The key to recent redesigns lies in uniting bricks and clicks.
Posted Dec 3, 2004
The distance between clicks and bricks has grown considerably smaller in recent months in the world of e-commerce. When Kmart unveiled a new version of its consumer Web site in the days before Thanksgiving, the company joined a long list of major retailers that have redesigned their sites in 2004: Circuit City, Best Buy, and Wal-Mart's apparel division, to name just a few.
Many of the emerging sites, including kmart.com, are being seen as extensions of the corporate brand, and have been integrated into their parent companies' overall marketing plans, incorporating the color schemes and nuances of offline campaigns into the online environment.
The new Web sites are changing in ways beyond the mere cosmetic: They're providing significant process advantages, both to the retailers and to their customers. In addition to improved navigation and better search capabilities, which nearly every retailer trumpets when relaunching an e-commerce site, several companies explicitly are trying create a common experience for (and gather the transactional data generated by) the multichannel consumer.
Kmart, for one, had a Web site that didn't reflect the same inventory customers could view in its stores--the platform simply couldn't contain the full range of codes for individual products, known as SKUs. "The biggest change had to do with the products," says David Fry, president and CEO of Fry Inc., which designed the new kmart.com site. "Visually, kmart.com reflects the television campaign and the brands, [but] it's really about the new Kmart and emphasizing the product selection they have." The old site, held back by outmoded technology, offered only "rudimentary" categories, he says, while the new site provides not only an increase in the number of products, but enhanced opportunities for Kmart to merchandise those products to shoppers.
Getting those products into the hands of consumers lies at the core of any retailer's agenda, online or off. By viewing the consumer experience holistically, retailers are beginning to see that combined efforts can often yield improved results. "The goal of all e-commerce--not just Kmart's--is that all these things will have a much tighter connection," Fry says. "A synchronized experience between the Web site and the store--that's the Holy Grail of the industry."
Circuit City was another retailer that emphasized its upgraded search and navigation capabilities when it relaunched circuitcity.com in September, but the company also more than tripled the number of products available on its site and took pains to underscore its customer service performance and ties to in-store activities like product pickup. "You have to look at what the purpose of the online experience is," says Chris Colborn, vice president of interaction design at R/GA, an interactive advertising agency that was part of the circuitcity.com redesign. "It's more than just saying 'We have a presence on the Web.' You have to make a level of commitment to the Web experience."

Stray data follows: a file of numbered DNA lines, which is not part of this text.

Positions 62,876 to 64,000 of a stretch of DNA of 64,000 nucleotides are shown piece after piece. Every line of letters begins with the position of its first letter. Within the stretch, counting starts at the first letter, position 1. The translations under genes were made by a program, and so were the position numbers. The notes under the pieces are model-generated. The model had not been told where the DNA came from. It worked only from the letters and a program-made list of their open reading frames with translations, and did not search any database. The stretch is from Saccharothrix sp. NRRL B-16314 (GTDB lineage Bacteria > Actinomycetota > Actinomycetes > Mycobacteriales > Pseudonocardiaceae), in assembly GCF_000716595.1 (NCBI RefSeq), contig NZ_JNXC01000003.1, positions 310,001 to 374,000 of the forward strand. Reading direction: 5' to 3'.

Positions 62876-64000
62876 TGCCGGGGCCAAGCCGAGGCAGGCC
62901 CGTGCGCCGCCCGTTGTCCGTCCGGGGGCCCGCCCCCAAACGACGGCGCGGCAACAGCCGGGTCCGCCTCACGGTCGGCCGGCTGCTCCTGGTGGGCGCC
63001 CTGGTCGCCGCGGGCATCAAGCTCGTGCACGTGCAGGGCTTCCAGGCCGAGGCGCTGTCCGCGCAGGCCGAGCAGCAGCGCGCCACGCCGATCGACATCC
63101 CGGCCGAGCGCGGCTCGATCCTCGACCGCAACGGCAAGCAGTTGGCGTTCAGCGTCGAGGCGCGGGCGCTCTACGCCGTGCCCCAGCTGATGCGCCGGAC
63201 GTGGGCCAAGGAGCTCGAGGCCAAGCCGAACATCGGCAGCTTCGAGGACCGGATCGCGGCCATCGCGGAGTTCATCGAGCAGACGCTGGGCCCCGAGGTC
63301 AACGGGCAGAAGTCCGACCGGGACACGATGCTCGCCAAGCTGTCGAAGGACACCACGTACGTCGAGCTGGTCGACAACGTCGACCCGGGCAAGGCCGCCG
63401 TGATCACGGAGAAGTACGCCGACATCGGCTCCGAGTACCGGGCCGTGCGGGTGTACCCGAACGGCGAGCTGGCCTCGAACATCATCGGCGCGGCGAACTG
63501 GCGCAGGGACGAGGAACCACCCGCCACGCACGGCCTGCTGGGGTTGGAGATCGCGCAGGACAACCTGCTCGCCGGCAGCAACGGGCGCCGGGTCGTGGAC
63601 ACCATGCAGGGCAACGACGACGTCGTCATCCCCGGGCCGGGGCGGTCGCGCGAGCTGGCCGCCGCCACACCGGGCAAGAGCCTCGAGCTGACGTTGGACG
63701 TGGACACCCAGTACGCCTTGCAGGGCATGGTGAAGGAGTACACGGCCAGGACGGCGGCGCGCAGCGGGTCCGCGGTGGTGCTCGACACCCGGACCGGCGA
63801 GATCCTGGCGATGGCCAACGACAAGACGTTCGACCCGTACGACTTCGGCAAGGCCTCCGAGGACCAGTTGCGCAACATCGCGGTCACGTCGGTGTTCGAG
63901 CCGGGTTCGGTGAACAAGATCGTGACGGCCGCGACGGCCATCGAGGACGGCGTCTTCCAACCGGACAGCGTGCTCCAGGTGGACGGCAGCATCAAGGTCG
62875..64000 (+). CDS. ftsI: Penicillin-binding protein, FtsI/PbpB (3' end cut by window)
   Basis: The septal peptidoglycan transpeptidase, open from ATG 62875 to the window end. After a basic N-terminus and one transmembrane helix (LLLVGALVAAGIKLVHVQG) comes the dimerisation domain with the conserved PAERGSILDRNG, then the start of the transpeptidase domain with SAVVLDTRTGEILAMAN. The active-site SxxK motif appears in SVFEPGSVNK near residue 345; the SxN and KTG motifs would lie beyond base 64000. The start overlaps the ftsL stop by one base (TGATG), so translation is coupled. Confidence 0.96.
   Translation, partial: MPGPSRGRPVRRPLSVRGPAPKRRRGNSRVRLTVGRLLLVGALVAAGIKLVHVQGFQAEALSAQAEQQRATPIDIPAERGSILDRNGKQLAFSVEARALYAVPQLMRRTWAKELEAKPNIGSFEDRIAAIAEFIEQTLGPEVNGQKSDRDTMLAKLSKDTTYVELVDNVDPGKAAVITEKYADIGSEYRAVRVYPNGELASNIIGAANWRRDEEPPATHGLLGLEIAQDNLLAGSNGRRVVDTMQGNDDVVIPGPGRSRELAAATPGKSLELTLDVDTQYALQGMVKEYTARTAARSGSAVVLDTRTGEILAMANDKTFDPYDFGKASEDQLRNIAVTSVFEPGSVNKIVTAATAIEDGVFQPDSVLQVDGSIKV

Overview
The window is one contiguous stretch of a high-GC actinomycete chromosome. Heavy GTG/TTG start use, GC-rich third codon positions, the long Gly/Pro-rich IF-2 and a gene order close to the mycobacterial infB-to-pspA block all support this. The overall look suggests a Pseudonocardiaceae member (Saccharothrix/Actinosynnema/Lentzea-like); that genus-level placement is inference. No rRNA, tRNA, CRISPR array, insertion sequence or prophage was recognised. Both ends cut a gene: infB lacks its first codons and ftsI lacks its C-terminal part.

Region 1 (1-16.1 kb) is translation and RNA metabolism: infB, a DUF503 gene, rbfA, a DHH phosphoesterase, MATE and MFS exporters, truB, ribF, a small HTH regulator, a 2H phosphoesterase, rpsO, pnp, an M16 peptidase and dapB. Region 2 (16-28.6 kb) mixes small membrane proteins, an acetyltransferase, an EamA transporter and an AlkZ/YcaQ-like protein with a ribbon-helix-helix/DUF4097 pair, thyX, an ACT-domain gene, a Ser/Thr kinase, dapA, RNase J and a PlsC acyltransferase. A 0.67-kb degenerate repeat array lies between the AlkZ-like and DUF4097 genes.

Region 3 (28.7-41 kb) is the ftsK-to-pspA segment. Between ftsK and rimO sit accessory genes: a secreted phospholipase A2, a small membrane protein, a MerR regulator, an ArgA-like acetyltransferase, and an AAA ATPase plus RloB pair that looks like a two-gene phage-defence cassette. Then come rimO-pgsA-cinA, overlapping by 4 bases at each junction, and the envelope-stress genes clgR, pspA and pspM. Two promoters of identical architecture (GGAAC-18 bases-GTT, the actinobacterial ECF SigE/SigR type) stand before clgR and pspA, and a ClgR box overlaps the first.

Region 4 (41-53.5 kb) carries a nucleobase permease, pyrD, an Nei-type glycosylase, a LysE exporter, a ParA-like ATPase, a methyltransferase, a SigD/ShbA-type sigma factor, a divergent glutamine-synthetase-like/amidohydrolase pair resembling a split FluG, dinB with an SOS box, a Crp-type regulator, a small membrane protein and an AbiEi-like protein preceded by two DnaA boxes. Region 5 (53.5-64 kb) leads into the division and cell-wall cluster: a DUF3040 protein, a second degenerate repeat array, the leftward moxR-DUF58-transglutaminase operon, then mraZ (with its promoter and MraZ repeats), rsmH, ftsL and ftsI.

Colborn says consumers come to a product-oriented retail site looking to fulfill two goals: to directly purchase products they're interested in, or to research product decisions they plan to make in the store. Retailers ought to provide the capabilities for both. In redesigning circuitcity.com, he says, a key focus was on determining "how people shopped, [and] how they treat the offline versus the online shopping experience." His team discovered that consumers view "the online experience as an extension of the offline experience," and that there was room for each to improve the effectiveness and the efficiency of the other. "Having that direct integration between the Web experience and the store is a significant aspect," he says. "The right technology on the back end enables this."
Fry cites enhanced product exploration and dynamic visualization tools as major advances in retail Web sites. Both, he says, feed into the consumers' primary objective. "Customers are ravenous for information," Fry says. The key for online outlets, he says, is to remove the "friction" from the experience. "By minimizing the friction [retailers can] make it compelling to complete the purchase."
Colborn suggests that the industry might just be seeing the light. "There's a realization retailers are starting to come to that changes the mindset about how you approach the Web experience," he says. "It's an insight as a retailer of the power of the offline and online to help each other's business."
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